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part of a small rebellion | by maryann johanson

Jonah Hex (review)

Mostly Dead All Day

Jonah Hex ain’t immortal, he’ll tell ya for free as Jonah Hex opens — it’s just that he’s “cursed with knowing the other side” on accounta being half dead that one time, till Indian magic brought him some of the way back. Now he’s got a Pushing Daisies Ned the Pie Man sort of talent for talkin’ to deceased folk, just for a bit before they have to die again and stay dead.

If Hex (Josh Brolin: Milk, W.) can talk to the dead, then he’s probably the only one (apart from Ned the Pie Man) who could have any meaningful interaction with this movie. Mostly dead is a little alive, a miracle man once said, but that cannot be said about Jonah Hex, which doesn’t seem to know what its own self is all about: is it a comedy? a science fantasy? a supernatural revenge thriller? Throwing in spare nods at these genres like it’s whispering that it doesn’t know what it wants to be means it ends up being not much of anything at all — it’s certainly as lacking in spirit and intention as a corpse.

Hell, Jonah Hex ain’t even really the Western it seems — at first, on the surface — to be, since it appears to take place mostly in the old East(ern part of the United States). Though I still want to make a crack about “suicide bombers of the Old West” — imagine me drawling there — because “suicide bombers of muttonchopped Washington DC” doesn’t have quite the same punch, and because someone appeared to find the notion of bringing the scourge of the early 21st century back in the late 19th “daring” or perhaps “edgy”… and maybe it might have been, handled in the right way.

There’s no right way about anything here. Maybe it’s all the fault of the source graphic novel, but probably not, since it appears to bear little resemblance to what’s on screen. I suspect we can blame screenwriters Mark Neveldine and Brian Taylor (they of Crank fame) for completely failing to find anything actually relevant in Quentin Turnbull (John Malkovich: Burn After Reading, Changeling), Confederate officer turned “terroriste,” as the Mexicans call him; no really, that’s this flick’s idea of humor (at least I think that was intended to be funny). Turnbull and his plan to steal a steampunk weapon of mass destruction and kill lots of people on America’s big birthday — July 4, 1876 — utterly fails to work as would-be deranged comedy, nor as straight-up suspense drama, nor as anything truly uneasy-making. A 19th-century touchstone for modern political issues? Nah. Who wants icky pertinence in their summer action movies? But then why the “terroriste” bullshit?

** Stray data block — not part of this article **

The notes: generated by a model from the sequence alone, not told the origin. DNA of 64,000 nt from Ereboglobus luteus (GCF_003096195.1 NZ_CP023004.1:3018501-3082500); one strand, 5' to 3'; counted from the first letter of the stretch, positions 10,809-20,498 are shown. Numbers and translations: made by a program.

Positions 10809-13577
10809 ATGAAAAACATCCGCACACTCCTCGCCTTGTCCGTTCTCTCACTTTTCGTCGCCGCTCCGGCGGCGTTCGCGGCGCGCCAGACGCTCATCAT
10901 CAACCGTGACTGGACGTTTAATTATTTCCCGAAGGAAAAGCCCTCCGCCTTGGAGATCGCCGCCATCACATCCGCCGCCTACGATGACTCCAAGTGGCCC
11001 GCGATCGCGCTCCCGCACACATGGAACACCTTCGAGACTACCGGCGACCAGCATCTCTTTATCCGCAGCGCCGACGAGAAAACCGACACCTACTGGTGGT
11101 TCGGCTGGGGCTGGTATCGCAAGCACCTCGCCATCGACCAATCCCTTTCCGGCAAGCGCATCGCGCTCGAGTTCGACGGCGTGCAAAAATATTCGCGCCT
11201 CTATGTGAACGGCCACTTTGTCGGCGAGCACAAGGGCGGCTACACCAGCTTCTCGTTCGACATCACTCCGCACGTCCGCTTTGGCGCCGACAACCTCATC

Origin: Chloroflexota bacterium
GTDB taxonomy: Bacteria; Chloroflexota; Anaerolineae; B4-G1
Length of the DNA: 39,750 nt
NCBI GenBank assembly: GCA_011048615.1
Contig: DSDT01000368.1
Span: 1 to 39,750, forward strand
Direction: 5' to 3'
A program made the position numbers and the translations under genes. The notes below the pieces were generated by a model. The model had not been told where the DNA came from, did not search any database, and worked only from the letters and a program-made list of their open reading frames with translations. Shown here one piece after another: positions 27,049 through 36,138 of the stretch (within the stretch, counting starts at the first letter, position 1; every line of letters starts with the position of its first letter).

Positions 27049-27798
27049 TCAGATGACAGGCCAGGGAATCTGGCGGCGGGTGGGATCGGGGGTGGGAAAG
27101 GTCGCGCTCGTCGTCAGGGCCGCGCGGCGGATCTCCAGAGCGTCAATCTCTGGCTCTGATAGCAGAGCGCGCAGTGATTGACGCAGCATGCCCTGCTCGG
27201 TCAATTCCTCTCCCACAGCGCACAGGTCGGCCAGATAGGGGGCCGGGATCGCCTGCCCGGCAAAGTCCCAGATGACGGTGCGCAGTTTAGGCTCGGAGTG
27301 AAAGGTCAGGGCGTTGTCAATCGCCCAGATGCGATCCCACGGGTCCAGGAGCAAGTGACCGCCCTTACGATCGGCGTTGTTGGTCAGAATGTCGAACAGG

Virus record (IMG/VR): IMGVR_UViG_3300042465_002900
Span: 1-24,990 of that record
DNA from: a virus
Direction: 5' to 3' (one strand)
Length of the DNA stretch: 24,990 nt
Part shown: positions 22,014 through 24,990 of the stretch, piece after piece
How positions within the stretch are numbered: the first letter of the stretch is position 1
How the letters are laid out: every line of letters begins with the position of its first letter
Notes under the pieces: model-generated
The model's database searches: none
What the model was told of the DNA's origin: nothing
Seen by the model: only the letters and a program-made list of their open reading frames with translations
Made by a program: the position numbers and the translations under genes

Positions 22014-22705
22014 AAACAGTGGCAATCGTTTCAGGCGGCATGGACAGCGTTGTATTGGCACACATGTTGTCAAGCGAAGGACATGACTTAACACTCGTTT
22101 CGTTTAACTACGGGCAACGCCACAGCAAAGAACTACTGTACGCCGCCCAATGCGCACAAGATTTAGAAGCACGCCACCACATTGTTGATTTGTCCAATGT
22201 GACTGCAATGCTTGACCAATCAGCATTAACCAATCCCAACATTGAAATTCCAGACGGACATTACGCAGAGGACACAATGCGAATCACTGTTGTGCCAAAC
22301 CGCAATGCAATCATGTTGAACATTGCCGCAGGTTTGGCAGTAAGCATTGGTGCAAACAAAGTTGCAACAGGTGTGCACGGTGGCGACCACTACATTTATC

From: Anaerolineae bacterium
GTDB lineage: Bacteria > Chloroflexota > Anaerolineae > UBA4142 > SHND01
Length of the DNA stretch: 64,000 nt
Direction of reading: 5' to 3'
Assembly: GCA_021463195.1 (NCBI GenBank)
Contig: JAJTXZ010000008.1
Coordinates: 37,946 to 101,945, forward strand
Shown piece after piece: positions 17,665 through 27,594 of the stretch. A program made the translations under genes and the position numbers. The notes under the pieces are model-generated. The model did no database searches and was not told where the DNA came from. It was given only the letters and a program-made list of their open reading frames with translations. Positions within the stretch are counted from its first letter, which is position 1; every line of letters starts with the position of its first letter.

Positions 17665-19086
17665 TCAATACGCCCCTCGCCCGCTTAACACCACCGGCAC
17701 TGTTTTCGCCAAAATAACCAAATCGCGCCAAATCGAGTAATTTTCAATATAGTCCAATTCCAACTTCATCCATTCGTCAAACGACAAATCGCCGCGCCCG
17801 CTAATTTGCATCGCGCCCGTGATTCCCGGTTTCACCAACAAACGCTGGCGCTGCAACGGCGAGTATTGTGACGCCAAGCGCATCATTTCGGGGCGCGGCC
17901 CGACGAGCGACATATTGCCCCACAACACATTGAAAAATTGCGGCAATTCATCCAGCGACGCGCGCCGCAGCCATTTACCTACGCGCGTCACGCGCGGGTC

Often bad movies feel like they’ve been chopped up, cut down from something that might — might — have been better, and that’s the case here. With a running time of, by my watch, 72 minutes — not the 84 or 87 I’ve seen around, not even when the padded-out end credits are added in — there’s plenty of space for a bit of character, a bit of color, a bit of anything to make this feel like a fully fleshed-out story instead of a disjointed jumble of barely connected setpieces. Faces appear and disappear and reappear again with no rhyme or reason, such as Will Arnett’s (When in Rome, G-Force) army officer, who gets to serve a mysterious double duty: The question of why he’s here at all is compounded by the conundrum of whether he’s supposed to be funny, merely because it’s Arnett. (He’s not funny, but neither is anything else that appears to be aiming at humor here.) Why did director Jimmy Hayward (Horton Hears a Who!) torture poor Megan Fox (Jennifer’s Body, Transformers: Revenge of the Fallen), transforming her via a squeezed-tight corset into something disturbingly freakish when she barely has cause to be here at all, except as a pawn that can be used against Hex? Who is the Charleston businessman (played by Wes Bentley: American Beauty) who wanders in and out of the action to talk to Turnbull about things we’ve heard nothing about? Why not give us even a little bit more of Hex’s story with the Indians, instead of leaving it all to look like the flick is simply obnoxiously appropriating a bit of Native culture for effect, for a dash of spiritual whatsit?